Barbra Streisand is a staple of the gay diet. As with Liza, Judy, Cher, Kylie et al, Streisand gets a free pass into gay Mecca. In an episode of Australian sitcom Kath and Kim, matriarch Kath suspects her new fiance of being gay, only to later rebuff her suspicions when she discovers he’s a ‘big Barbra Streisand fan’: the audience, of course, comes over all a titter, knowing that being a Streisandaphile only confirms one’s gayness.
Hurrah, then, for Streisand’s triumphant return to the studio, as she releases What Matters Most – her first new album since 2009’s Love Is The Answer – on 22 August, 2011. The album marks Streisand’s long-cherished desire to release an album of music with lyrics exclusively written by her collaborators and long-term friends, Alan and Marilyn Bergman; probably most famous for writing Streisand’s Oscar-winning song, ‘The Way We Were’.
The album will feature ten Bergman songs that Streisand has never previously recorded, including the Academy Award winning ‘The Windmills of Your Mind’ from The Thomas Crown Affair; ‘So Many Stars’, originally a hit song for Sergio Mendes and Brasil ‘66; ‘Nice ‘n’ Easy’, made popular by Frank Sinatra; and ‘That Face’, which was first recorded by Fred Astaire.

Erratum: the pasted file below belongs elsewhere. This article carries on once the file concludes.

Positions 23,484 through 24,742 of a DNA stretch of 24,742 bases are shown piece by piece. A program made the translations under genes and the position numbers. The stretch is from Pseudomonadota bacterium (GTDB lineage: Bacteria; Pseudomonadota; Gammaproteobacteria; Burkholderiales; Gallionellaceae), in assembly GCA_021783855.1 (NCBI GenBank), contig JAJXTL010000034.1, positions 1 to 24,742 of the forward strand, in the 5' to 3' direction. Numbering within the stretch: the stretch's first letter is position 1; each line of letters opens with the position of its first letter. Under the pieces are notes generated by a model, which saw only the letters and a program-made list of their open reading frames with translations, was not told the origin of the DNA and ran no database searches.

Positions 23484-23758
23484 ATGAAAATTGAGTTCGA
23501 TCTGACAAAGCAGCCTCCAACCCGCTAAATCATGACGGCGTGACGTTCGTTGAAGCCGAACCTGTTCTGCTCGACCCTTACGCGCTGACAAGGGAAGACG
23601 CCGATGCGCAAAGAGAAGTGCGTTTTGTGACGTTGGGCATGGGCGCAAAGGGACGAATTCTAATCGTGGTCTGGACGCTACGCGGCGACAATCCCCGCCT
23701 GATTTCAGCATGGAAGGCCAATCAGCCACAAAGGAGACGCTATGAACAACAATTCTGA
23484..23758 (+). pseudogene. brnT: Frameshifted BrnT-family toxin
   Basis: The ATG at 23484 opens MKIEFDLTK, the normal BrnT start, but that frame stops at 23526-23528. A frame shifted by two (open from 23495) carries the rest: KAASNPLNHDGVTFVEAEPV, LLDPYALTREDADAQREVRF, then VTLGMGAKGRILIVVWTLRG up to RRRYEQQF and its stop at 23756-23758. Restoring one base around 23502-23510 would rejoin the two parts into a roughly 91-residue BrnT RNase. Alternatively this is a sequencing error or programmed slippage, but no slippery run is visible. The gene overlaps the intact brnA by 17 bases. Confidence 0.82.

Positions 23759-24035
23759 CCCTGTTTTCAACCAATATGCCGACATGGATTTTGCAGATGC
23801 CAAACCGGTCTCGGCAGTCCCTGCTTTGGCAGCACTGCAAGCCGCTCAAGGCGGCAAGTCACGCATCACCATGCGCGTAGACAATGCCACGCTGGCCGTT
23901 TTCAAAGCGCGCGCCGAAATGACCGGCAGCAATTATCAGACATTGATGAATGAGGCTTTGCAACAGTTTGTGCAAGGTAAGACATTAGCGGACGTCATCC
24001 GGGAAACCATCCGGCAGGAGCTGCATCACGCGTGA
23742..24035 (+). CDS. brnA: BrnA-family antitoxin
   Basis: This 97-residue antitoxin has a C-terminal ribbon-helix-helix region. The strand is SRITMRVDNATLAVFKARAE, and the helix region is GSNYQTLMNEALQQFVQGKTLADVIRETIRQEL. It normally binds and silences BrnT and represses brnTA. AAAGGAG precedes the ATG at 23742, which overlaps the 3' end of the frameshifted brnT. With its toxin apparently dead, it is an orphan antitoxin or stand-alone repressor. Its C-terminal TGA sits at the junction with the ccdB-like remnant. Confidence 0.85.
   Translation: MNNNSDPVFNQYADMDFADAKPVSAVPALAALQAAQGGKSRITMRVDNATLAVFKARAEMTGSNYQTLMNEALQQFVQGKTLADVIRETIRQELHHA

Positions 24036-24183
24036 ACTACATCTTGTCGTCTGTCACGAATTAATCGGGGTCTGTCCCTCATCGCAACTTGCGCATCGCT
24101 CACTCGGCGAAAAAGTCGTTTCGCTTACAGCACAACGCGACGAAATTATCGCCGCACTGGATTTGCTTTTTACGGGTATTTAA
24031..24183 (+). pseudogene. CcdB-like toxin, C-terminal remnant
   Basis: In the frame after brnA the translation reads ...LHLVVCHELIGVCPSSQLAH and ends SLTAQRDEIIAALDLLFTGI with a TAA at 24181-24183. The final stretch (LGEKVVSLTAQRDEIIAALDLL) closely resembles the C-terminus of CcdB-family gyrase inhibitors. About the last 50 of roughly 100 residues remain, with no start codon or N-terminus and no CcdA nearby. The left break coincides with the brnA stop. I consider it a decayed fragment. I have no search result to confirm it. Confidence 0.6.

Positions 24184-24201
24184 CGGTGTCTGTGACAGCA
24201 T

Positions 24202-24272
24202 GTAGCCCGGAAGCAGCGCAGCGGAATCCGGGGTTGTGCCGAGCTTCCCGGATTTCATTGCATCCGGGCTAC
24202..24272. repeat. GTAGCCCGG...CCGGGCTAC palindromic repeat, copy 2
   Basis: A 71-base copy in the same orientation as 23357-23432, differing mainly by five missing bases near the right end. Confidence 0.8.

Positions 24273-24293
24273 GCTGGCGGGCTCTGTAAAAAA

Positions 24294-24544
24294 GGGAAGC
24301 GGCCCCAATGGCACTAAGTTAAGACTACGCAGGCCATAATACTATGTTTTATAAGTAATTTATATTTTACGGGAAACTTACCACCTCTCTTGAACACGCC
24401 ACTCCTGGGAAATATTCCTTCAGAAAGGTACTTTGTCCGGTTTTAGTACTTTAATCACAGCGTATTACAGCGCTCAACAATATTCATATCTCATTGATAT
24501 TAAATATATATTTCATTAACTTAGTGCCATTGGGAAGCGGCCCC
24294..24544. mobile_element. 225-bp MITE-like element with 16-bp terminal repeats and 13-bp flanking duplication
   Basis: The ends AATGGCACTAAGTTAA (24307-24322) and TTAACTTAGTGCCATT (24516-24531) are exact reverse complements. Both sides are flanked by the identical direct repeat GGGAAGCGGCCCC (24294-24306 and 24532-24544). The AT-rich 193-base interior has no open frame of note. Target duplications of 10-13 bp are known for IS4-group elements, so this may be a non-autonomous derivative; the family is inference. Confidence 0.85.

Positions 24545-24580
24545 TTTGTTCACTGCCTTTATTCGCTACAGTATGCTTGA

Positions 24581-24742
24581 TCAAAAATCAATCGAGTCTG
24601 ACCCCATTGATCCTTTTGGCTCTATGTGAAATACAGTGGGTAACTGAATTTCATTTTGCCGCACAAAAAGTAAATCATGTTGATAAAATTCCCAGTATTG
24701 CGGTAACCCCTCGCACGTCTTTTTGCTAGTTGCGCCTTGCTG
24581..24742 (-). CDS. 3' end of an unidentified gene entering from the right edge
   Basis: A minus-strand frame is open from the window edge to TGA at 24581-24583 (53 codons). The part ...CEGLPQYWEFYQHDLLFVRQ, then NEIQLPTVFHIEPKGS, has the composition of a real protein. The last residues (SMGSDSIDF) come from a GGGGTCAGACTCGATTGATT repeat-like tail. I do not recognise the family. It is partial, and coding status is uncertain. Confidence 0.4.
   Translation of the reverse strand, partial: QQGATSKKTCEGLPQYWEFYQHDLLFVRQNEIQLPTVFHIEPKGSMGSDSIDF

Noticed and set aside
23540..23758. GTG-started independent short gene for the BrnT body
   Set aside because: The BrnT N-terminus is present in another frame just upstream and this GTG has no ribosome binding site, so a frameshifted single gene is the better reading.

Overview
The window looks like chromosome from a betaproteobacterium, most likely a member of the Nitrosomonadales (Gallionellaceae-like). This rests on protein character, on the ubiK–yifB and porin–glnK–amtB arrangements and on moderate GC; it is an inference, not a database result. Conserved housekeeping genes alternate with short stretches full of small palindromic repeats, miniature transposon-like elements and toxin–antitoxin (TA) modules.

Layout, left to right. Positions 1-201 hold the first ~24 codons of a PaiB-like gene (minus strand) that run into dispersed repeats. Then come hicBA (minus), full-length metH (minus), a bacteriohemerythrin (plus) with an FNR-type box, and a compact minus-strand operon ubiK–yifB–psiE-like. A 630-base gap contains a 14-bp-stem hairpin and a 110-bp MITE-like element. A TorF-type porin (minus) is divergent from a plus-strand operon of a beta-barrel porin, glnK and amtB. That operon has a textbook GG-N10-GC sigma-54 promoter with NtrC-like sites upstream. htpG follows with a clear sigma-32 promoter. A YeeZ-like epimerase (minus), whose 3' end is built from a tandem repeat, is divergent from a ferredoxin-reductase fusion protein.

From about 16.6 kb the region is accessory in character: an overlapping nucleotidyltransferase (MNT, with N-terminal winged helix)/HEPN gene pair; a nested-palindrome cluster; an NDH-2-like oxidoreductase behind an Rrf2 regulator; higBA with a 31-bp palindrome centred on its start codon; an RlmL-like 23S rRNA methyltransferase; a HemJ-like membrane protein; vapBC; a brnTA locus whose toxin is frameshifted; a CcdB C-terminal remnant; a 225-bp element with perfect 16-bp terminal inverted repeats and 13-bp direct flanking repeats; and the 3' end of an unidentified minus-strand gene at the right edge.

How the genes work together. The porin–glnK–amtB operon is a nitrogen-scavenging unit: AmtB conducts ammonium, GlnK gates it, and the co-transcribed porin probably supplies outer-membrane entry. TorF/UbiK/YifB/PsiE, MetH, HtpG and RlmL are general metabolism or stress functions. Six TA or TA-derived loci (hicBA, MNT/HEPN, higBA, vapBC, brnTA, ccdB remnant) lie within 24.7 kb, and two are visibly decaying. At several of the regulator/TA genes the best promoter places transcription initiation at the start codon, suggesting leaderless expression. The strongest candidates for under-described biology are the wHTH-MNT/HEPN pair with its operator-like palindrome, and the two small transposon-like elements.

It gets gayer, too, with the album coming packaged in a jewel box, accompanied by a 24-page colour booklet (fancy) and a sexy deluxe edition, which also includes ten classic Streisand and Bergman collaborations, including the aforementioned ‘The Way We Were’ (Redford!), ‘You Don’t Bring Me Flowers’ (Diamond!) and ‘Papa Can You Hear Me?’ (Yentl!).
Yes, for all the stick she gets – Streisand is renowned for being a particularly tricky interviewee, for instance – there can be no denying her talent: not only is she the only artist to achieve Number One albums across five consecutive decades on both sides of the Atlantic, she is also one of the world’s few entertainers to have won all of the four big Awards (Oscar, Emmy, Grammy and Tony). Other artists to achieve this include Audrey Hepburn, Whoopi Goldberg, Liza Minnelli and Rita Moreno: see, Streisand’s so gay.
Talking about this new album specifically, Streisand explained how the Bergmans have a ‘remarkable gift for expressing affairs of the heart’, noting her long-held desire to devote an entire album to the couple’s ‘amazingly varied and consistently inspired music’. In fact, the affection and respect between the lyricists and the artist is quite something: ‘When we write a song, we hear Barbra,’ the Bergmans said. ‘She makes the connection from the heart to the mind, and that emerges through her voice.’
What Matters Most? Streisand’s back, that’s what.